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The TentLab MoonLight ML2 Tent Review

The TentLab MoonLight ML2 Tent

TheTentLab MoonLight ML2 is luxurious as backpacking tents come, and a great example of when its worth trading weight for comfort. The attention to detail in its design is apparent in every thoughtful feature from its materials to its spacious interior and flexibility of setup. The tent has extraordinary strength and weather resistance, while its eye-pole design provides nearly vertical walls for maximum living space.  Overall, it is a great choice for those who enjoy time in camp as much as time on the trail.

The TentLab MoonLight ML2 Tent

Ease of Setup
Weather Resistance
Packed Size

Innovative and Spacious

TheTentLab MoonLight ML2 is a great choice for livability, comfort, and weather resistance. It’s an excellent tent for those who value roominess and the camping experience. 

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Specs at a Glance

  • People: 2
  • Doors: 2
  • Vestibules: 2
  • Type: Freestanding dome, vestibules must be staked
  • Interior Floor Dimensions: 88” x 52” (actual)
  • Interior Peak Height: 43” (actual)
  • Actual Weight (manufacturer specifications):
    • Trail weight (tent, poles, body, rainfly, 6 stakes): 4 pounds, 10.4 ounces (4 pounds, 12 ounces)
      • Poles: 1 pound, 6.1 ounces (1 pound, 6 ounces)
      • Body: 1 pound, 8.8 ounces (1 pound, 11.2 ounces)
      • Rainfly: 1 pound, 7 ounces (1 pound, 10.4 ounces)
      • Full package (tent, poles, body, rainfly, all stakes, repair sleeve, stuff sack): 4 pounds, 12.6 ounces
      • Footprint: 6.5 ounces (7.5 ounces)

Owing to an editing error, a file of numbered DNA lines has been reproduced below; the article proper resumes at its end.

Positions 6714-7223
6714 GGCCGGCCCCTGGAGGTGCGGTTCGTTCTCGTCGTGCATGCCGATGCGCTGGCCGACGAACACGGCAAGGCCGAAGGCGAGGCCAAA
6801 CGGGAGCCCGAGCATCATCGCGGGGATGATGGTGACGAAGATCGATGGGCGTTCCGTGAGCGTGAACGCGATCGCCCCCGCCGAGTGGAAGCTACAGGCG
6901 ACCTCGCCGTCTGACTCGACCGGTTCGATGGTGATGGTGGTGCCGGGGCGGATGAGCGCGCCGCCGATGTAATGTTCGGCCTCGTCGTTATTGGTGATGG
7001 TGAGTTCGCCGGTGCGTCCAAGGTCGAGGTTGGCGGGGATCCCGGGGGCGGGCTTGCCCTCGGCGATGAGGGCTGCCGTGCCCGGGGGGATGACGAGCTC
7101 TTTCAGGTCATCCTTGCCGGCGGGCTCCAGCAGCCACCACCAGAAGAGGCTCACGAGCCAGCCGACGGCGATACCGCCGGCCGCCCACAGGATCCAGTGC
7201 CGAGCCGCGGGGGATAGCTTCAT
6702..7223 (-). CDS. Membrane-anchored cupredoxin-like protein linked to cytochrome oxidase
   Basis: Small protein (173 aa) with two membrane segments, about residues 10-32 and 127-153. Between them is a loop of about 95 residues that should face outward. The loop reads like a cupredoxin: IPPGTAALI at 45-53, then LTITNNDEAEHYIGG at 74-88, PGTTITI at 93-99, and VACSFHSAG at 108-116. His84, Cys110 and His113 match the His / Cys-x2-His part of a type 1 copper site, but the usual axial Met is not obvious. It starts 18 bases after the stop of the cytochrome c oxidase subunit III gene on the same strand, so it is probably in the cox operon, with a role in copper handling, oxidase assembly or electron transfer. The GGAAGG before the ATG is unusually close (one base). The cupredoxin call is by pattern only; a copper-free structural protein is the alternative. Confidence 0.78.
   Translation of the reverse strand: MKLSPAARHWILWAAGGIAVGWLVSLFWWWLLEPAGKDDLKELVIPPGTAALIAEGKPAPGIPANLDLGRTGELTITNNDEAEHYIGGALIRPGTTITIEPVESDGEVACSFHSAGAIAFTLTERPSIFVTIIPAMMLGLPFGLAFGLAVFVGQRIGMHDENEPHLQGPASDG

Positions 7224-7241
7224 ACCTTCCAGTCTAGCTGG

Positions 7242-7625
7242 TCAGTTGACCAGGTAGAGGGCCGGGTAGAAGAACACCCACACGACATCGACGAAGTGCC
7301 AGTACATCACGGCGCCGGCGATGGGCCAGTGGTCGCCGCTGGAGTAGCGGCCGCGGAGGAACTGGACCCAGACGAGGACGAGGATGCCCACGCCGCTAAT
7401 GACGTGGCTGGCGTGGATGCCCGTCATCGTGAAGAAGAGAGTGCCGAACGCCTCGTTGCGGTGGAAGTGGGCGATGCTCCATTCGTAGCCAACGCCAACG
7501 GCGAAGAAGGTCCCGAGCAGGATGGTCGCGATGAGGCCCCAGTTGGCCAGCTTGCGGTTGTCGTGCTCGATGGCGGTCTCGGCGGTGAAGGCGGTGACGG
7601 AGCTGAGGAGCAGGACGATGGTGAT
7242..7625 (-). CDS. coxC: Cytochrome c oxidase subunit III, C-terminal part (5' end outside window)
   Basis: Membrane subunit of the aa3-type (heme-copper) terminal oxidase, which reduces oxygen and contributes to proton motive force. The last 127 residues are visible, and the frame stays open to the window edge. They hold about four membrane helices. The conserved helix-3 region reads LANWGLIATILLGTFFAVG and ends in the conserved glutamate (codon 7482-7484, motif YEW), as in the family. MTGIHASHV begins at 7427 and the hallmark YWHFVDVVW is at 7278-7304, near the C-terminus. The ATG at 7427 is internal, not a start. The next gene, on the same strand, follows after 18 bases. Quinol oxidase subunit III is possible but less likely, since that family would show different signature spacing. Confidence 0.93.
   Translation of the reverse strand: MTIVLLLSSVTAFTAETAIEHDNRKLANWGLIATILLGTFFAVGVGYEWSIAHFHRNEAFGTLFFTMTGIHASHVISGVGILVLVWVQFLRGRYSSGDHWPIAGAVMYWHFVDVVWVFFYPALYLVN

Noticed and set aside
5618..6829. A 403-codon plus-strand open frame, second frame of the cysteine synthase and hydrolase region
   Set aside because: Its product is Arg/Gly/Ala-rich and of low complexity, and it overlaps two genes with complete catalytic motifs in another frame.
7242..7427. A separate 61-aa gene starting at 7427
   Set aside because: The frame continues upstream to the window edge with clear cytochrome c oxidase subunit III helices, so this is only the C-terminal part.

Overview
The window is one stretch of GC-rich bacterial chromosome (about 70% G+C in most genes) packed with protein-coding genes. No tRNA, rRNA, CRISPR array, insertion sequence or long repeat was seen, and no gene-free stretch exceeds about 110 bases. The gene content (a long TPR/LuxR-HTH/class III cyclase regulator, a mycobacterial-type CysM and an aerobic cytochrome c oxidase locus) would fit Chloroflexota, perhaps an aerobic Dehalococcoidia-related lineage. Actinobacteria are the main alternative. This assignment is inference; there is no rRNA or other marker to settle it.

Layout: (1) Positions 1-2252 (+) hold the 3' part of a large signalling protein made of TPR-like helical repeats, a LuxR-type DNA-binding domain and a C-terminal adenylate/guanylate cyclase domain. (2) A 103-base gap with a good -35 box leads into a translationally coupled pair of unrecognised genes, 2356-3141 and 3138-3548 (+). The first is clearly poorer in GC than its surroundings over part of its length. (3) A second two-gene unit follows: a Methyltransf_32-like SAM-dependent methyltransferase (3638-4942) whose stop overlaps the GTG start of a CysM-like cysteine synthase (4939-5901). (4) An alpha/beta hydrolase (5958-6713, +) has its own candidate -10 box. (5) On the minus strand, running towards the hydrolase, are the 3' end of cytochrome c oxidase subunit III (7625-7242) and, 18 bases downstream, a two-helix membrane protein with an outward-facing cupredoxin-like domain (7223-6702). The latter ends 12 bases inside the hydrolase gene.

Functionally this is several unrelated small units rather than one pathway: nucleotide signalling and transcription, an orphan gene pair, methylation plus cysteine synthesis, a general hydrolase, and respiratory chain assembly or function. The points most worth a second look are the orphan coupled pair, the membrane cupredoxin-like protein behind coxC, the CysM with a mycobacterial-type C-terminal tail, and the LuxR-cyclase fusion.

• Materials: 20D polyester
  • Minimum number of stakes: 2 (vestibules)

Tent Description

The MoonLight ML2 is a generously sized tent with more interior room and floor space than comparable backpacking tents. The walls are almost vertical, giving enough headroom to sit up comfortably and change clothes without going through yoga poses. The extensive mesh in the body and multiple windows also contribute to the airy feel of the interior.

The livability of the ML2 is enhanced by vertical walls, large mesh panels, and multiple windows.

There are a lot of thoughtful details that went into this tent’s design. The poles are color-coded for a more intuitive setup. The cord used throughout is reflective Dyneema, and the corners are reflective as well. The cords to stake the tent down have 36” of flexibility so you can find the perfect stake placement, or tie around them a rock if the ground is too rocky for stakes. All of the longer guylines that provide extra stability have their own storage pouch in the rainfly. The cord adjustments are made with easy-to-use Lineloc3 tensioners. The interior pockets are large and several loops and clips allow wet gear to be hung in the vestibule.

In addition to being livable, the MoonLight ML2 is strong and extremely weather-resistant. The taped seams are waterproof. The manufacturer’s website features videos of wind tunnel tests where the tent takes far more abuse than it’s likely to be exposed to in normal use. In my use, including a night of solid rain in Mount Rainier National Park, I have never had the tent leak. The polyester fabric also eliminates sagging common to nylon tents.

The tent body is secured to the poles by four connectors on each side and one in the center.

The MoonLight ML2 does not use fire retardant chemicals or fluorinated DWR treatments (only silicone), making it a very popular choice for persons with chemical sensitivities.